Applying to be a Census Worker
Mark and Lori posted a message on the South Florida 9-12 Meetup site, suggesting that members sign up to work on the 2010 Census in order to “help prevent fraud and intimidation“. Both Fred and I had been thinking the same thing, but hadn’t checked the census.gov site in quite awhile. Last we’d checked, they weren’t hiring. We’ve done poll-watching and poll-working during elections for similar reasons. So we wanted to make sure that the hiring process and employment (if either of us is hired) is handled properly.
I went to the http://2010.census.gov website on Monday, clicked on Job Seekers on the top right, and started reading. The website is well-written. I called the West Palm Beach number to apply and was placed on hold and then disconnected. Not to be deterred, I called again, and the gentleman who answered was polite, took personal information on me and Fred, and told us where and what time to go for testing. We were scheduled for this morning in Palm Beach Gardens. As far as we can tell – one takes the exam and if hired, is assigned to work close by to where one lives. We received an rsvp call yesterday. Everything seemed very professional.
Both of us had taken the practice test which is found on-line. Definitely take the time to do the practice test. While the questions are of course different, the practice test is almost identical in the type and quantity of questions on the real-thing. We also printed and filled out the application forms prior to coming to our appointments. That, however, did not save us time, as we had to sit through the filling out of forms by everyone present before taking the exams. Make sure that you bring required identification materials. We brought passports, but other forms are outlined on the website and by the person you will talk to when making the appointment.
We were told to arrive at our testing location at least 15 minutes prior to the appointment time. We signed in, found our home’s ‘block location’ on the required maps and waited for our ‘recruiter’ to start the meeting. Fellow 912’er Lynne Sherrer also happened to be part of the group of about 20 folks. The recruiter talked us through filling out the forms. He was patient, thorough and well-paced. After a ten minute break, he handed out the testing materials, scrap paper for us to work problems on, and pencils. The test is timed at 30 minutes. There may have been a couple of folks who did not complete in time, but I think most people paced themselves to finish it; and it consists of 28 questions. Prepare to spend about 2-2.5 hours for the entire application process.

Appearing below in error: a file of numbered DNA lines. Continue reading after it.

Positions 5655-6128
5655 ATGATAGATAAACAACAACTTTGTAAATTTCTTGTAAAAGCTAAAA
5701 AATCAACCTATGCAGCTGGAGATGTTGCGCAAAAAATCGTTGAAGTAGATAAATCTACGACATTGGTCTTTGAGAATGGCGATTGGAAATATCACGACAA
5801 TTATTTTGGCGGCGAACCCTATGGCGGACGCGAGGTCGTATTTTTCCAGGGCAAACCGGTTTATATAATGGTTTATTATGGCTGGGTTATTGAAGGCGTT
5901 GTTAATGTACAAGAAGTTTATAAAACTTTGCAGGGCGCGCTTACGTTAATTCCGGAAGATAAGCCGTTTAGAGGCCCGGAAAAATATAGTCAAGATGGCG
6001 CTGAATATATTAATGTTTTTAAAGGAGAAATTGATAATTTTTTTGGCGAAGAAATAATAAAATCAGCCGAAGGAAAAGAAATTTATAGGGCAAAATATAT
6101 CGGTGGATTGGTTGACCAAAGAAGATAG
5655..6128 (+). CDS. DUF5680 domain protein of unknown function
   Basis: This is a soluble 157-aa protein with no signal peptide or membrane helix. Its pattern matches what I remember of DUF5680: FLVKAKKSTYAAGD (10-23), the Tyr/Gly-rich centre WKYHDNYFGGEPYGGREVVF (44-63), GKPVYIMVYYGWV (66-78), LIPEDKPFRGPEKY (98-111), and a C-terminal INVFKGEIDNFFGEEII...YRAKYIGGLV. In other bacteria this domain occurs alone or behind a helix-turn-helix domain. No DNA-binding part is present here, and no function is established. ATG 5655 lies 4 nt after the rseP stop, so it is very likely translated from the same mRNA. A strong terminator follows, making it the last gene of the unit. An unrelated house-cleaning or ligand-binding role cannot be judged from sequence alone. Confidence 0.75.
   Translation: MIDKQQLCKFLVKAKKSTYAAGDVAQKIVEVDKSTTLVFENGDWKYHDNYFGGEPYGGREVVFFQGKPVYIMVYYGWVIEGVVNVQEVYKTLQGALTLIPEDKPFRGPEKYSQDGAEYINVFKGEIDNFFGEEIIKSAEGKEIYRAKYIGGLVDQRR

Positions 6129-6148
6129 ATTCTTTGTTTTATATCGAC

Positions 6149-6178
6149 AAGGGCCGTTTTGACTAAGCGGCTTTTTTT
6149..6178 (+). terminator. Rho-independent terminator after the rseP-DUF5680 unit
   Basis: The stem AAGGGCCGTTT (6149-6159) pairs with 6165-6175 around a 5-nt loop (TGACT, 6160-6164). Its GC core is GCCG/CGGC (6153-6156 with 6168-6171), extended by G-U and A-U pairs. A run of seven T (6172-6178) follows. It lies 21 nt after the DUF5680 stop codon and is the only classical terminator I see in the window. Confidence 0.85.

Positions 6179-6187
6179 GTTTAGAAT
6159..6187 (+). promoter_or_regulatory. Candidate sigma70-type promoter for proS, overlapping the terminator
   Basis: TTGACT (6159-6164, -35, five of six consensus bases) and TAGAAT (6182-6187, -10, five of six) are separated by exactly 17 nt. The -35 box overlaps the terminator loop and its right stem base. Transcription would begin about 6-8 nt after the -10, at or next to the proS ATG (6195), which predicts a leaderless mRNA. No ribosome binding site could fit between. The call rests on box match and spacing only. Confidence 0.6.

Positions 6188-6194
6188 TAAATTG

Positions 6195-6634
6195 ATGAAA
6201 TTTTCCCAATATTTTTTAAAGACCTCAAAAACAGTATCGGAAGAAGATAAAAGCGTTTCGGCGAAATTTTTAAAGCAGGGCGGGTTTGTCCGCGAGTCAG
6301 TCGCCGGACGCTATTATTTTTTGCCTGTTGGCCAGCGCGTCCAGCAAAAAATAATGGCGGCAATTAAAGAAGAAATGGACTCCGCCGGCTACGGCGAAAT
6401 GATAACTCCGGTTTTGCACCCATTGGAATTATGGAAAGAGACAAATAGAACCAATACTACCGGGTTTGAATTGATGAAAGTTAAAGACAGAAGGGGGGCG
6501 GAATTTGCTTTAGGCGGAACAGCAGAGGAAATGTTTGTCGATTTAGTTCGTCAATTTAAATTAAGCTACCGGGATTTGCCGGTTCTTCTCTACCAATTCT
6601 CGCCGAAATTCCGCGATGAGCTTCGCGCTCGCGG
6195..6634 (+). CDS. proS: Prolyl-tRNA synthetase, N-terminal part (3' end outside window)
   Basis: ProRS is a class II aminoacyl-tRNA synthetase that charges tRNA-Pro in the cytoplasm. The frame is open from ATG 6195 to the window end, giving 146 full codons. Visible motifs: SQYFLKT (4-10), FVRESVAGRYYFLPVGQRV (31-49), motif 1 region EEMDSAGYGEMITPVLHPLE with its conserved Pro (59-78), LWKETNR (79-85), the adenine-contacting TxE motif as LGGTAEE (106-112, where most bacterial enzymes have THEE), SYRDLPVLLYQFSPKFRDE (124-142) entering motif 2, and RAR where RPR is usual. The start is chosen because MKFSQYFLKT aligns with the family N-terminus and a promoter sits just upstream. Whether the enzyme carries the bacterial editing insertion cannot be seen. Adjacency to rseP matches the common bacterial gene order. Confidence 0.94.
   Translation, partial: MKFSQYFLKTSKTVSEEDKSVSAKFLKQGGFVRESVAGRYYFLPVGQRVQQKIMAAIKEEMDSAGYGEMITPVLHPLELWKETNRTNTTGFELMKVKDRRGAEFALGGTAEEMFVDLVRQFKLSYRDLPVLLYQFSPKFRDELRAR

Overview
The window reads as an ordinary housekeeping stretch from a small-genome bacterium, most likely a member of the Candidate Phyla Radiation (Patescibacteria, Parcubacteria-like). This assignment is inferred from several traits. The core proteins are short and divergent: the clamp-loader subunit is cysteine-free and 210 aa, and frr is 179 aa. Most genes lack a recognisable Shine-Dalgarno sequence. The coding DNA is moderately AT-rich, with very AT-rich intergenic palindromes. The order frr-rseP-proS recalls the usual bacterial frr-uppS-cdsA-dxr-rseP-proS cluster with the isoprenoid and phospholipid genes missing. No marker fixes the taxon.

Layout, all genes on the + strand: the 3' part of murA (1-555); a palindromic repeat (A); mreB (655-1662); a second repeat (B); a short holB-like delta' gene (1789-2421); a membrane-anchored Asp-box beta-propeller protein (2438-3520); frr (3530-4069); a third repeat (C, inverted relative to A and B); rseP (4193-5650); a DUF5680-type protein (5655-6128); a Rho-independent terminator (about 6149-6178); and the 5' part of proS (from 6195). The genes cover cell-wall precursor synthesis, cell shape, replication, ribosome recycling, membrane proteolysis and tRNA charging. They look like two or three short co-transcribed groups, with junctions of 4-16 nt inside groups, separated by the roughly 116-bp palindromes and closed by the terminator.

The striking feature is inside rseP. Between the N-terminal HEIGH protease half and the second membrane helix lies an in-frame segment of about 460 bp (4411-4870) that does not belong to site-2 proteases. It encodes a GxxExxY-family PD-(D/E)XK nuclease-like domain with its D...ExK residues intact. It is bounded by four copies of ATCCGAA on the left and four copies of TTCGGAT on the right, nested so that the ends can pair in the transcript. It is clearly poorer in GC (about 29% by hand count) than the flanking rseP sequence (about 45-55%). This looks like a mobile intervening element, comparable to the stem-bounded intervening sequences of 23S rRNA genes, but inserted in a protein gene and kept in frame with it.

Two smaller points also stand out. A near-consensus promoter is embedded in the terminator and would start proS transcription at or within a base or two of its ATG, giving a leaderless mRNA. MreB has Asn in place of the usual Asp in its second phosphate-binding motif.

While we were applying for enumerator/ground work types of positions, there are supervisory jobs available as well. A separate exam, offered periodically, is required in addition to the one we took, for a supervisory position. The recruiter said that most of the jobs are self-directed. For the most part we would be working out of our homes – in the evenings or weekends. The bulk of the hiring will be done in January. We will be informed about employment by telephone. We didn’t stay to see how we did on the test, but one can call in to find out if the score was satisfactory or unsatisfactory.
My impressions of the process were quite positive. While the exam isn’t difficult, and I don’t know what score is required in order to pass, I think that the people hired will be able to do simple arithmetic, understand written directions, understand simple maps and definitely be literate. It really wouldn’t have been possible to cheat – since people sitting next to each other all got different versions of the test. The exam can be re-taken at other times if one fails. The recruiter did examine the actual id’s used – whether they were passports, drivers’ licenses, social-security cards, etc. Obviously, none of the above would preclude fraud in the actual census. But it was a good start!
An additional link taking you directly to the jobs page is at: http://2010.census.gov/2010censusjobs/